Human Development in Latin America and the Caribbean Improves More Than in Other Regions but Fails to Recover Pre-Pandemic Levels

March 13, 2024

New York, New York, 13 March 2024 – A cursory glance at the global Human Development Index (HDI) 2023/2024 – projected to reach record highs after a steep decline after the COVID-19 pandemic - might suggest that the world is on a positive trajectory. However, if we move beyond averages, we observe that progress in human development has been unequal, slow, and incomplete. Rising inequality compounds the loss of trust in institutions and high polarization, which decreases our ability to take collective action. The result is a dangerous gridlock that must be urgently tackled through cooperation, according to the 2023/24 Human Development Report (HDR), titled “Breaking the Gridlock: Reimagining Cooperation in a Polarized World", released today by the United Nations Development Programme (UNDP).

In the case of Latin America and the Caribbean (LAC), the data show contrasts and heterogeneity characteristic of the region. LAC is the region that experienced the sharpest drop in the Human Development Index (HDI) in 2020-2021, and while it significantly improved in 2022, it failed to reach pre-pandemic levels of progress. 

“The widening human development gap revealed by the report shows that the two-decade trend of inequality reduction between wealthy and poor nations is now reversed. Despite our deeply interconnected global societies, we are falling short. We must leverage our interdependence as well as our capacities to address our shared and existential challenges and ensure people’s aspirations are met,” said Achim Steiner, head of the UN Development Programme. “This gridlock carries a significant human toll. The failure of collective action to advance efforts on climate change, digitalization or poverty and inequality not only hinders human development but also worsens polarization and further erodes trust in people and institutions worldwide.”

The report argues that advancing international cooperation is hindered by an emerging ‘democracy paradox’. Worldwide - and in LAC - 9 in 10 people value democracy. However, there is an increasing dissatisfaction with democracy in the region, particularly among women and vulnerable populations. The region is also experiencing the most rapid rise in political polarization in the world and, according to Latinobarómetro, trust in institutions has decreased significantly to close to 20%. That is, only 1 in 5 people expressed trust in their government.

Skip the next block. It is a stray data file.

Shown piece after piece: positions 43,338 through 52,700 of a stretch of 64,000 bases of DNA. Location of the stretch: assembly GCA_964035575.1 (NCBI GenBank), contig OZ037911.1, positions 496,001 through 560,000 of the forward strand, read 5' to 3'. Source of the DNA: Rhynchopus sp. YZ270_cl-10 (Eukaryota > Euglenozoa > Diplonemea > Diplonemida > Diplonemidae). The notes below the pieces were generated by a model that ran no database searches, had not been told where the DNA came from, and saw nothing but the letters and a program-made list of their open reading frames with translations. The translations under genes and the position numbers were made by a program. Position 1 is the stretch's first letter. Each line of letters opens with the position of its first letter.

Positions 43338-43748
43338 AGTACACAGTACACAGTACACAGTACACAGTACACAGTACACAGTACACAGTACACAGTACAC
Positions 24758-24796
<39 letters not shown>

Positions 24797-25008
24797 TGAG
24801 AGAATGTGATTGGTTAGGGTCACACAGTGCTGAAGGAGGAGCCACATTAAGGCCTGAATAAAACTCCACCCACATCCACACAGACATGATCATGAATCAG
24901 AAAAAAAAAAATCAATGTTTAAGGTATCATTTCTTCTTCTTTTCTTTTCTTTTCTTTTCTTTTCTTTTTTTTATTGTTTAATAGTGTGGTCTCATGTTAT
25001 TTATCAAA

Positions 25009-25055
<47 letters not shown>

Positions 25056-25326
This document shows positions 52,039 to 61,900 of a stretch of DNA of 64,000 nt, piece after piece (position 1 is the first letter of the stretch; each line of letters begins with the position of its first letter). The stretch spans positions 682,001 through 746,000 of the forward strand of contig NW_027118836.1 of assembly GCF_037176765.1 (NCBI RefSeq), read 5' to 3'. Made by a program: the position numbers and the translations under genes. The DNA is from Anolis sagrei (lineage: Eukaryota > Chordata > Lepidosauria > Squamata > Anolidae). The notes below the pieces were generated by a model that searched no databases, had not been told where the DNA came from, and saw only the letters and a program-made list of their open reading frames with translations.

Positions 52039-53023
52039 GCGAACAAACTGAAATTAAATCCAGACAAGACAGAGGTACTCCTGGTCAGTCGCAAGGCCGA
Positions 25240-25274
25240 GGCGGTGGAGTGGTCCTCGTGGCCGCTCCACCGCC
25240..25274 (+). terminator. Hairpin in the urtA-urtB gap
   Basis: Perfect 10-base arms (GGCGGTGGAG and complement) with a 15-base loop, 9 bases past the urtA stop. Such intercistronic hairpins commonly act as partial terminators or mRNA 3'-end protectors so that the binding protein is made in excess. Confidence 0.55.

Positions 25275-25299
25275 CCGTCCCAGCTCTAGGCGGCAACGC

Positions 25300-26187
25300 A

The report puts forward bold ideas for action to build global cooperation. These include pushing back on polarization, closing the agency gap, and investing in global public goods. “While these ideas might seem audacious, and perhaps, unreachable in a context of deep polarization, this is what Human Development Reports are meant to do – plant the seeds of ideas that have the potential to change the development paradigm putting people at the centre,” said Michelle Muschett, Assistant Administrator and Regional Director of UNDP for Latin America and the Caribbean. “This Human Development Report is an invitation to look forward and reimagine cooperation to face the interconnected challenges that threaten our world. There is no other way to get out of the gridlock.”

Although the report presents a ranking of countries according to the Human Development Index, the relative position between countries is less important than the development information this index.

To view the full report, visit

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